Bookmarked by protective parallel double-height walls, Baker Street House opens generously to its rear and internal volumes as a free-flowing family home in St Kilda. Pleysier Perkins uses gestures of compression and release to create intimate moments within the home, while simultaneously connecting beyond the built edge to the surrounding lush landscape.
Within its surrounding diverse context, Baker Street draws influences from an open embrace of an outdoor lifestyle together with the needs of a connected yet private family home. The result sees a contained and measured home emerge upward, where a series of interpretations of blockwork are used to articulate, penetrate and animate the home. The clever interplay between solid and open creates subtle shifts in form, where light is welcomed in and views curated out, allowing a natural placement and zoning to occur as part of the journey of the home. Through a textural and layered methodology, Pleysier Perkins brings familiar residential cues together with a contemporary crispness in addressing the site.
The home sits protected between two upward-stretching solid block planes that align parallel to the site edge, while the interior of the home remains open and lighter in its approach, between.
Spanning four bedrooms, Baker Street House is built by New Tech Homes and delineates its passive and active spaces through a deliberate zoning over its multiple levels. Binding the spaces, however, is a common connection beyond the home, with sightlines prioritised into the garden surrounds. Natural light and the ability to generously open the home and allow natural ventilation to cool the spaces was key, interestingly expressed through the use of breeze block end walls to the two end façades. The home sits protected between two upward-stretching solid block planes that align parallel to the site edge, while the interior of the home remains open and lighter in its approach, between. The end facades differing utilisation of breeze blockwork formations allows light in, diffusing sightlines from neighbours and creating dappled patterns internally.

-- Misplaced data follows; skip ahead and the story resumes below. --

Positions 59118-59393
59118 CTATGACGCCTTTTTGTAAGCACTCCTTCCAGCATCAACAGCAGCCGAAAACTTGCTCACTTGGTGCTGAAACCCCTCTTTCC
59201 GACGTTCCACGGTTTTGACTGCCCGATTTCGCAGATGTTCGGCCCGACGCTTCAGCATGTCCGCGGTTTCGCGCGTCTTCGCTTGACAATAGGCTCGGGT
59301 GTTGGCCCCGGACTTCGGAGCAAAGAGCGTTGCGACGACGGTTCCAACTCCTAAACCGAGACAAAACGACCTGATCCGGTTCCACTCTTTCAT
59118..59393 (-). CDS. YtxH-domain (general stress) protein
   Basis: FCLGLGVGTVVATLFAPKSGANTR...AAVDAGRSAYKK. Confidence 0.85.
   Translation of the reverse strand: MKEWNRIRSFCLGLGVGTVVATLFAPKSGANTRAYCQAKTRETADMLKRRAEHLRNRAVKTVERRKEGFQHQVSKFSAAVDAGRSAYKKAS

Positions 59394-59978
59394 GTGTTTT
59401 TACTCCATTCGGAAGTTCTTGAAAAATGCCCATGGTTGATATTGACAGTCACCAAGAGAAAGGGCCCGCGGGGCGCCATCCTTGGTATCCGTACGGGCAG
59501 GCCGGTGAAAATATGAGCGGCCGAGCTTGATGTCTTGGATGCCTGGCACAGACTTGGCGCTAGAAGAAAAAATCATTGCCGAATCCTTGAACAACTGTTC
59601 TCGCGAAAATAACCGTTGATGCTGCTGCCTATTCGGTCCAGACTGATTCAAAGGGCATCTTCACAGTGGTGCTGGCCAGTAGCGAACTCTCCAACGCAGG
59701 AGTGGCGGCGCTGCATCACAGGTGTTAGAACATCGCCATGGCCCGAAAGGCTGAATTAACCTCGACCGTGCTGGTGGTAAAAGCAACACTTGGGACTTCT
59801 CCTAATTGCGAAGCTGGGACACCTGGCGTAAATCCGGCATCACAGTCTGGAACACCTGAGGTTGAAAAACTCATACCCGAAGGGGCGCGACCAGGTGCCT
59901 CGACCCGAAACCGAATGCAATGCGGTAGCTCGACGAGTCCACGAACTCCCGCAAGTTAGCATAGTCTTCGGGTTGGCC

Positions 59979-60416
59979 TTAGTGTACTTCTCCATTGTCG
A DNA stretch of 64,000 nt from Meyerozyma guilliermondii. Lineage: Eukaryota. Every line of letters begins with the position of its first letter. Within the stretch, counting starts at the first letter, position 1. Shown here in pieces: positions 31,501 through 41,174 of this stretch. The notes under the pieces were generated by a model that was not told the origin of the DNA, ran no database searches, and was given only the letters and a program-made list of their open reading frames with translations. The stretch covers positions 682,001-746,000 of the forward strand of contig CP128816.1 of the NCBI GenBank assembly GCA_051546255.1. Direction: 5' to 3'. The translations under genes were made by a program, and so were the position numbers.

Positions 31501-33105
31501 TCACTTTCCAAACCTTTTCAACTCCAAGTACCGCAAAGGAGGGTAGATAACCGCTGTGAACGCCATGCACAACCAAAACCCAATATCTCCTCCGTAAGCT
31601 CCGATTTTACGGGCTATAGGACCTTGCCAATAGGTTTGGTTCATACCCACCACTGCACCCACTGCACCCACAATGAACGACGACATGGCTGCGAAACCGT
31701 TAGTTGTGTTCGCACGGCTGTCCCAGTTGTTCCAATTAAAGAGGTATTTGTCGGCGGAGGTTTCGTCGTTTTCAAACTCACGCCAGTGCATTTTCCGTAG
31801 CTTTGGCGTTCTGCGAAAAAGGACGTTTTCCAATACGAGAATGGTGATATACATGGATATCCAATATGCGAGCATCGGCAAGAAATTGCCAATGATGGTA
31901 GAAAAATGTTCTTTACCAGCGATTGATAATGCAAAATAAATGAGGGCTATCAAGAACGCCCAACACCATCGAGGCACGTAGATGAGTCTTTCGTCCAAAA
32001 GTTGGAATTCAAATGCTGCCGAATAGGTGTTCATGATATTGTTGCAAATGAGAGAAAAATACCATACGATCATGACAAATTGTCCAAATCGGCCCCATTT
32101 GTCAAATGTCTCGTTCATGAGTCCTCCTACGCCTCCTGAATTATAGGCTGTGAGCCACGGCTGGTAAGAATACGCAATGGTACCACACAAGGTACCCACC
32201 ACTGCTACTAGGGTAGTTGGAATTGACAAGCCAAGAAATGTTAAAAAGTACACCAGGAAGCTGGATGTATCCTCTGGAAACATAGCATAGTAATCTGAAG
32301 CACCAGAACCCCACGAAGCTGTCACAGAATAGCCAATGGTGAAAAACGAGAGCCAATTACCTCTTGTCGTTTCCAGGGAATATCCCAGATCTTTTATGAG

Stretching a mere 12m in width, the home needed to rethink the needs of its contributing parts and redefine its own footprint as a family home. The inclusion of a double-height glazed void between the rear living room and the block wall creates a lightwell of sorts and offers a sense of relief between the façade and the building proper. The act of separation is a comment in itself, expressing the structural integrity as independent from the adornment. While the flanking blockwork is predominantly supportive and an anchoring point from which to build against, the end blockwork becomes a more ornate and interactive part of the building. A clean monochromatic palette combines with muted timber internally to create a balanced foundation upon which to layer the owner’s personality. With the base as a non-descriptive or trend-driven response, the other less permanent insertions can be moved, used and replaced as needed over time.
A clean monochromatic palette combines with muted timber internally to create a balanced foundation upon which to layer the owner’s personality.
Baker Street House combines the need for a weighted permanence on site with the expressive use of blockwork to define the formality of the home. Pleysier Perkins has crafted a light and nature-filed series of spaces that connect to its location and proximity to the ocean.